Yemen: Deaths of African migrants continue - Somali consul
|Publisher||Integrated Regional Information Networks (IRIN)|
|Publication Date||26 May 2008|
|Cite as||Integrated Regional Information Networks (IRIN), Yemen: Deaths of African migrants continue - Somali consul, 26 May 2008, available at: http://www.refworld.org/docid/484400011e.html [accessed 20 September 2014]|
SANAA, 26 May 2008 (IRIN) - The Somali consul in the port city of Aden, southern Yemen, has expressed concern over the increasing number of what he called "death journeys" by boat from Somalia to Yemen across the Gulf of Aden, particularly with the onset of rougher weather at sea in the summer.
[Read this report in Arabic]
Hussein Hajji told IRIN that on 23 May a boat arrived at Ahwar in the southern province of Abyan carrying about 126 passengers, half of whom were Somalis and the rest Ethiopians. According to Hajji, six Ethiopians died during the crossing as they were kept in a compartment of the boat used for storing provisions and ice.
"Now, boat smugglers pack compartments with humans instead of provisions. After three hours, oxygen begins to decrease and so the locked in passengers get nothing to breathe," Hajji said, adding that the six passengers died on board due to a lack of oxygen. "The smugglers threw the dead bodies into the shore and ran away," he said.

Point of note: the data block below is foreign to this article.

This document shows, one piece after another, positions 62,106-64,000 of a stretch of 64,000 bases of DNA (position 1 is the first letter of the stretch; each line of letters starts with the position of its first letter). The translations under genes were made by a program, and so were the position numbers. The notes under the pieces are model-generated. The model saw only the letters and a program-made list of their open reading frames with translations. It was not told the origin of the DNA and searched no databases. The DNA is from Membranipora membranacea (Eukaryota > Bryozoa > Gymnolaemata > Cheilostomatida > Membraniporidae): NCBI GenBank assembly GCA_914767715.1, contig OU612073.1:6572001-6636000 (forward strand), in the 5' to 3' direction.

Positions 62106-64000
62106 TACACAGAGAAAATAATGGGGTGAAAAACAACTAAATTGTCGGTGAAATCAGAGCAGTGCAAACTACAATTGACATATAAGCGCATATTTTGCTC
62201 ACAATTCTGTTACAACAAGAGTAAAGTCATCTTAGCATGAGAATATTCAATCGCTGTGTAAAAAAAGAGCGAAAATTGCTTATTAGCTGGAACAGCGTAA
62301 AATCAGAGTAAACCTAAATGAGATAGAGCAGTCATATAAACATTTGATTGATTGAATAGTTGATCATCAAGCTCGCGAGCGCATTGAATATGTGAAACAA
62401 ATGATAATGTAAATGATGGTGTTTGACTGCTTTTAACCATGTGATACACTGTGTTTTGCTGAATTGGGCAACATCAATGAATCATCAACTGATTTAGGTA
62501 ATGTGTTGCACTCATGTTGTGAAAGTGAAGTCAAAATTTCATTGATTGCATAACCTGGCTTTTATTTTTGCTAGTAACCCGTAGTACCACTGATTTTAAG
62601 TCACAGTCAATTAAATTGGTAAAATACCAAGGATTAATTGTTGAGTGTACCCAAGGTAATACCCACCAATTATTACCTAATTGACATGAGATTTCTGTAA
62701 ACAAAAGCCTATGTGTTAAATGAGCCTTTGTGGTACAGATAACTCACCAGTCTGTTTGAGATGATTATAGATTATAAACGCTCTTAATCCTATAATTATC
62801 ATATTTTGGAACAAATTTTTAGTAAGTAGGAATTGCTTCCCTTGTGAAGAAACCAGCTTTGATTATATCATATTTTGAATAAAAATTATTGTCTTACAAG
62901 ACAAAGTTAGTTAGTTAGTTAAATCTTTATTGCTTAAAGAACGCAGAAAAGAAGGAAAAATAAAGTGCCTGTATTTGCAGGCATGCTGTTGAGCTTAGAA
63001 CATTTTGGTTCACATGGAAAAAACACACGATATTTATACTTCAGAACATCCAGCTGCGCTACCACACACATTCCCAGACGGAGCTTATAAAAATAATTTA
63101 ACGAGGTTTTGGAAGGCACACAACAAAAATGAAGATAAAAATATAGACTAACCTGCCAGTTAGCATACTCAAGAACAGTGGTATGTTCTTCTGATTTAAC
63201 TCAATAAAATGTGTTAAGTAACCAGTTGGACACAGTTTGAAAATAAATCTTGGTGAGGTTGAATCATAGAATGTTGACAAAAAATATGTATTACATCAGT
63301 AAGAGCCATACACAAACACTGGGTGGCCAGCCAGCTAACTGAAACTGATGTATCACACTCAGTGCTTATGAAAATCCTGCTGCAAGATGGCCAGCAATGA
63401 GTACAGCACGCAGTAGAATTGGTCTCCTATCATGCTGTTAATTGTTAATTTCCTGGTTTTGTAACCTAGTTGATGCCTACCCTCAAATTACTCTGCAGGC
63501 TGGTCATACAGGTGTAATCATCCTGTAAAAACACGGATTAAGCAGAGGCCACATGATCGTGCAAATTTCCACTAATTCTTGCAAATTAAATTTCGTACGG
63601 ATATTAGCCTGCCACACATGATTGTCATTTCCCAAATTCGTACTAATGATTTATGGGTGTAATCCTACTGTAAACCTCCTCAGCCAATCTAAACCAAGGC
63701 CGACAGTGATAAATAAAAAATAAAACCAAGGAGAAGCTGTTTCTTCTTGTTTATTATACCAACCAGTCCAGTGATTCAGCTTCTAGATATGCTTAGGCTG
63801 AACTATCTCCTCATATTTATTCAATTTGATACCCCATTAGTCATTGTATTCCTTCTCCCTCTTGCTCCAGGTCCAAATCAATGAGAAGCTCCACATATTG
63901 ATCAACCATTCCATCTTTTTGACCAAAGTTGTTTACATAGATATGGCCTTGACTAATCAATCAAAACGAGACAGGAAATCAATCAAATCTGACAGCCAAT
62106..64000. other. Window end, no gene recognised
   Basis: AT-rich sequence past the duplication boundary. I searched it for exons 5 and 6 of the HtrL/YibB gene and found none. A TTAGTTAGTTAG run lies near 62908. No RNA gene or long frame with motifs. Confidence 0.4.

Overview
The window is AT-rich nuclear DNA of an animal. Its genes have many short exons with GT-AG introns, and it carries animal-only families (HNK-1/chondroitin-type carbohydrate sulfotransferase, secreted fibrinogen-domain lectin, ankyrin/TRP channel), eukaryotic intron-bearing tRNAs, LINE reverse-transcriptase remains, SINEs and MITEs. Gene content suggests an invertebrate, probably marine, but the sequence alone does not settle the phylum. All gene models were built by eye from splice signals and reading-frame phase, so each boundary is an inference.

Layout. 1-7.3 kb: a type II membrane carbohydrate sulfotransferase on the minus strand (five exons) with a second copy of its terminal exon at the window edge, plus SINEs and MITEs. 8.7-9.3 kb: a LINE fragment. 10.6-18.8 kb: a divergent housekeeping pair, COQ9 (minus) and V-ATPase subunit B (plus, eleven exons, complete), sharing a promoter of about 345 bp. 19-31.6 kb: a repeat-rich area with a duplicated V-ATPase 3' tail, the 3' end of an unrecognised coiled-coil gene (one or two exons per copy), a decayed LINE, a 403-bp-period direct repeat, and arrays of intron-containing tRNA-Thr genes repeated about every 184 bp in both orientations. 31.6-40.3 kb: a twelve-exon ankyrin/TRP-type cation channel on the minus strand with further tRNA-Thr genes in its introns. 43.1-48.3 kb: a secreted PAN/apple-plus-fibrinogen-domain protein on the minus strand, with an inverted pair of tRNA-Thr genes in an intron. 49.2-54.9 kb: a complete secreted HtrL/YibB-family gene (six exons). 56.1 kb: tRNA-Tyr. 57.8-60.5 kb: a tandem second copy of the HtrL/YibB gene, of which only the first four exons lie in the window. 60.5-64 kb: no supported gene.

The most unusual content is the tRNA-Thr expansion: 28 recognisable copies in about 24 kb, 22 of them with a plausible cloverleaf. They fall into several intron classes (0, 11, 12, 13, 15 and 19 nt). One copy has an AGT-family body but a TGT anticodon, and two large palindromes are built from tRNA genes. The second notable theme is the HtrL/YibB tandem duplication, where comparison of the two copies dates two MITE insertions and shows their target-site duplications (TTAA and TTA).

The rest of the passengers received assistance from non-governmental organisation (NGO) Medicines Sans Frontiers (MSF) and the UN Refugee Agency (UNHCR), Hajji said.
The new arrivals were then brought to Mayfaa reception centre in Shabwa Province.
The incident happened shortly after a two-day regional conference on migrants held in Sanaa on 19 May. During the conference, UNHCR called on the international community to increase its support to Yemen to help it deal with the growing influx of African asylum-seekers, mostly Somalis.
Seven Somalis drown
According to the Somali consul, a similar incident took place in the same area two weeks ago. "Seven Somalis, including five children, drowned off the shore as they were not able to swim," he said, adding that they were among 130 people who came on a smuggling boat from the Somali port of Bossaso.
Hajji noted that the sea would become rougher over the next three months, decreasing the chances of surviving such a trip. "I hope the number of smuggling boats from Somalia to Yemen decreases as a result. But these daredevil smugglers fear nothing," he said.
Officials say it is very hard to police Yemen's 2,500km-long coastline. Abyan Province itself has a coastline stretching over 300km, and has become a popular point of arrival for smugglers.
According to UNHCR, more than 18,000 people crossed the Gulf of Aden aboard smugglers' boats this year, double the number for the same period a year ago. More than 400 people have died trying to make the voyage in 2008.